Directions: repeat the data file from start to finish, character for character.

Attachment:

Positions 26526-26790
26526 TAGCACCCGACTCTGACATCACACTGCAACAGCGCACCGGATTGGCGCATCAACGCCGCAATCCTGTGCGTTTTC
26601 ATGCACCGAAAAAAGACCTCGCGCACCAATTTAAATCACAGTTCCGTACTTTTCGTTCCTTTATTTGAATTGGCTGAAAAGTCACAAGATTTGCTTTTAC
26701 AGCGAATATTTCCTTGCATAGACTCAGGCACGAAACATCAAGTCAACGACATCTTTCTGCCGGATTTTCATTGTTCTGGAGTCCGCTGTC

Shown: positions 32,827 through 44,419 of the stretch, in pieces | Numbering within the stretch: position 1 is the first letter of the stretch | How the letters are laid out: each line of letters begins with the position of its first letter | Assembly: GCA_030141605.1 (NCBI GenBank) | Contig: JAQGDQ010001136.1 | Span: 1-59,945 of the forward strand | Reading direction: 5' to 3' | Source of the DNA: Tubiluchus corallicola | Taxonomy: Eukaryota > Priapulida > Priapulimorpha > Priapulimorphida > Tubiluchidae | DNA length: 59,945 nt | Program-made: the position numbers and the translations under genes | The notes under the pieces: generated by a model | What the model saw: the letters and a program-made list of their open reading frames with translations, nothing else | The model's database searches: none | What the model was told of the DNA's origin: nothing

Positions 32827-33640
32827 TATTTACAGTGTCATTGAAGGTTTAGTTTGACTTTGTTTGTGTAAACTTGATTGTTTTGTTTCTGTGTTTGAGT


Positions 26526-26790
26526 TAGCACCCGACTCTGACATCACACTGCAACAGCGCACCGGATTGGCGCATCAACGCCGCAATCCTGTGCGTTTTC
26601 ATGCACCGAAAAAAGACCTCGCGCACCAATTTAAATCACAGTTCCGTACTTTTCGTTCCTTTATTTGAATTGGCTGAAAAGTCACAAGATTTGCTTTTAC
26701 AGCGAATATTTCCTTGCATAGACTCAGGCACGAAACATCAAGTCAACGACATCTTTCTGCCGGATTTTCATTGTTCTGGAGTCCGCTGTC

Shown: positions 32,827 through 44,419 of the stretch, in pieces | Numbering within the stretch: position 1 is the first letter of the stretch | How the letters are laid out: each line of letters begins with the position of its first letter | Assembly: GCA_030141605.1 (NCBI GenBank) | Contig: JAQGDQ010001136.1 | Span: 1-59,945 of the forward strand | Reading direction: 5' to 3' | Source of the DNA: Tubiluchus corallicola | Taxonomy: Eukaryota > Priapulida > Priapulimorpha > Priapulimorphida > Tubiluchidae | DNA length: 59,945 nt | Program-made: the position numbers and the translations under genes | The notes under the pieces: generated by a model | What the model saw: the letters and a program-made list of their open reading frames with translations, nothing else | The model's database searches: none | What the model was told of the DNA's origin: nothing

Positions 32827-33640
32827 TATTTACAGTGTCATTGAAGGTTTAGTTTGACTTTGTTTGTGTAAACTTGATTGTTTTGTTTCTGTGTTTGAGT